By On the occasion of our 20th anniversary
By Gustavo Arellano
By R. Scott Moxley
By Alfonso Delgado
By Courtney Hamilton
By Joel Beers
By Peter Maguire
By Charles Lam
Photo by Sasha ContrerasVietnamese restaurateurs are legendary for their speedy, tasty, sometimes impersonal craft, but the assembly line churning over at Thach Chè Hiên Khánh is Little Saigon at its most relentlessly Fordian. Pass by this dessert shop before its 8 a.m. opening, and the comfy shop appears as bustling as the Buena Park Nabisco Factory—no tables, no menus, not even napkin or spoon dispensers; just a couple of corner Pietà statues looming over nothing. Once the day debuts, however, two human conveyer belts in the form of customers and workers buzz without pause until nightfall. The workers, armed with spoons and aprons, shuffle around a formerly bereft counter that now hosts a buffet steaming with various Vietnamese sweets. They shovel up the yens of customers who peer through the buffet's pristine sneeze guard to simultaneously point and shout their orders as if identifying a niece in the maternity ward.
It's Industrial Revolution-hectic at Thach Chè Hiên Khánh, partly because of the space's prime nook just beyond the imperial gates of Westminster's T&K Food Market but primarily because of its reputation within the Vietnamese diaspora for its homeland's desserts, furtively sweet confections virtually unknown to the Western palate. Specifically, Thach Chè Hiên Khánh specializes in the alchemy of xôi (steamed sticky rice) and chè (sugary porridge). In the former category, Thach Chè Hiên Khánh keeps hills of various hues and tastes ready for scooping: earthy saffron-yellow grains pared with tiny potato dumplings and caramelized scallions; fire-engine-red waves studded with steamed peanuts; the coconut-flavored, black-eyed-pea miracle known as xôi dua. The fastest seller, though, is a Styrofoam canister containing a slab of mung bean paste (the dense, custard-like bean that's the foundation for most Vietnamese pastries) below pencil-thick and -long strands of coconut meat and gelatinous balls of com gao luc, a nutty obsidian rice strain; this gustatory Gestalt deserves a reputation as beloved as See's for its gradual kidnapping of your senses.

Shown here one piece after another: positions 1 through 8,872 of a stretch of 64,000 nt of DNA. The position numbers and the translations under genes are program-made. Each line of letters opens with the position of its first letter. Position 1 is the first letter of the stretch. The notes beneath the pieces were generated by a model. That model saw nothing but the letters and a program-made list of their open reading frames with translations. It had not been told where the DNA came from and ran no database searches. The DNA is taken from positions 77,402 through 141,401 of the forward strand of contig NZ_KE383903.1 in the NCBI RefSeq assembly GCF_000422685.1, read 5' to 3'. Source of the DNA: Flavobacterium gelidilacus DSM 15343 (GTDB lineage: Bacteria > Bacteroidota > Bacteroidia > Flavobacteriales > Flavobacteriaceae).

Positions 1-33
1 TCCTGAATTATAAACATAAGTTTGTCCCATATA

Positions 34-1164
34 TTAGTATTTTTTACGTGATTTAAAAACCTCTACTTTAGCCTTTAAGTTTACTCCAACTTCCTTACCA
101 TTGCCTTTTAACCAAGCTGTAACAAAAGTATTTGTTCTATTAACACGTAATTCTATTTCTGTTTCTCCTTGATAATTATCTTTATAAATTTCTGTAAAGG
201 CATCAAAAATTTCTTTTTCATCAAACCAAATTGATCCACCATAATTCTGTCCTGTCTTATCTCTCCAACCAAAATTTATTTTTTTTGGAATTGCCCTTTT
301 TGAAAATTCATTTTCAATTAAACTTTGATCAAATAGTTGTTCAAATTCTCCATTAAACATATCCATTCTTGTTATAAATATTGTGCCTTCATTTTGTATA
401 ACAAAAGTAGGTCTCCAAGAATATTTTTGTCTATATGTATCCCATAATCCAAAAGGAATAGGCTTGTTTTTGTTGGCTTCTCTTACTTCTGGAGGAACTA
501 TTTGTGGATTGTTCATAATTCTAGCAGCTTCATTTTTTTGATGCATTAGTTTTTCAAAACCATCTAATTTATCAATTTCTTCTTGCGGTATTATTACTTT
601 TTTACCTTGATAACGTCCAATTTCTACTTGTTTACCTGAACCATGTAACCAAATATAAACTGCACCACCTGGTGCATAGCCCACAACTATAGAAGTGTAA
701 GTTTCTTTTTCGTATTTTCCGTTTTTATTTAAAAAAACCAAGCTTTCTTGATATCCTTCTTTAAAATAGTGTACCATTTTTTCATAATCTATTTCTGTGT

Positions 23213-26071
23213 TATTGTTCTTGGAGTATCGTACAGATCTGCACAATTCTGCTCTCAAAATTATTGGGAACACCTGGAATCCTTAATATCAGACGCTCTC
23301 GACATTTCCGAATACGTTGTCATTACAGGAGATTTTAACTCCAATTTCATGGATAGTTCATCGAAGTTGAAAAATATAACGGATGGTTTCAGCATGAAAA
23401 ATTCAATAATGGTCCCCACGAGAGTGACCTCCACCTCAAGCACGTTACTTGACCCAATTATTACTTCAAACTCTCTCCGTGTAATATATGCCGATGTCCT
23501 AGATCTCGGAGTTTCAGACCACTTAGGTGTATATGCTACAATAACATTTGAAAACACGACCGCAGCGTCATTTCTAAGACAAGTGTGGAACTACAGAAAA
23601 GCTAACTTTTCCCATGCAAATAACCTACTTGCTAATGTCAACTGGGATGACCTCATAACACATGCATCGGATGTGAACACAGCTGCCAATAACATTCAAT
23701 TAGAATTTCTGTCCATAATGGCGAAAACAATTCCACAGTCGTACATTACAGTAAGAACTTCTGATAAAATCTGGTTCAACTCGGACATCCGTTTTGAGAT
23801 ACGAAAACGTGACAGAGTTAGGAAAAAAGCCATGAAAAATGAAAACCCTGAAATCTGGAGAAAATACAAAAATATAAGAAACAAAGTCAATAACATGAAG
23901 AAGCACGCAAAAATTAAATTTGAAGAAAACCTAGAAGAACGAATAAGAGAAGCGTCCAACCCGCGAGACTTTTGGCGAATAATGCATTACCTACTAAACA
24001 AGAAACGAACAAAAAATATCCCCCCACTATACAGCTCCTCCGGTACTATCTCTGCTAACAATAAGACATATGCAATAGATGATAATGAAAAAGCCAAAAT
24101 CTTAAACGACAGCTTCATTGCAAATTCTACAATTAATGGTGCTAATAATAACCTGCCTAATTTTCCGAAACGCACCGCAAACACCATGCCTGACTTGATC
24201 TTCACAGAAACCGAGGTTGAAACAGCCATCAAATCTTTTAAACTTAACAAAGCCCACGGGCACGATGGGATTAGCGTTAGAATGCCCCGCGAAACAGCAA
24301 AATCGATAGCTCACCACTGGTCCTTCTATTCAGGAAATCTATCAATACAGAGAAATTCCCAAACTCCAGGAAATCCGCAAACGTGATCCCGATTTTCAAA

Hiên Khánh's namesake chè is even better—the tao xoan variety is like flan with panache; one concoction of boiling coconut milk, tiny tapioca pearls and plantains seems more Caribbean than Indochinese with its blossoming rumba; the chè dau xanh, green-tinted tapioca flour mixed with coconut shavings, is the Elysian Fields of desserts. But of a different cavity altogether is the chè ba màu (three-colored dessert), a sort of smoothie prepared by cramming a harvest of sweet beans, Jell-O noodles, crushed ice and cold coconut milk into a cup. Chè ba màu tastes like the most nuanced cereal milk in the world: each sucrose legume tweaks a different note of sweet, gelatin noodles provide some gummy texture, and the manna that is coconut milk baptizes everything with its matronly caress. Combine the chè ba màu with any chè or xôi, and you'll never need Snickers again.
By the way, every order serves at least two and sets you back $1.50.
Thach Chè Hiên Khánh, 9639 Bolsa Ave., Ste. A, Westminster, (714) 839-8143. GARELLANO@OCWEEKLY.COM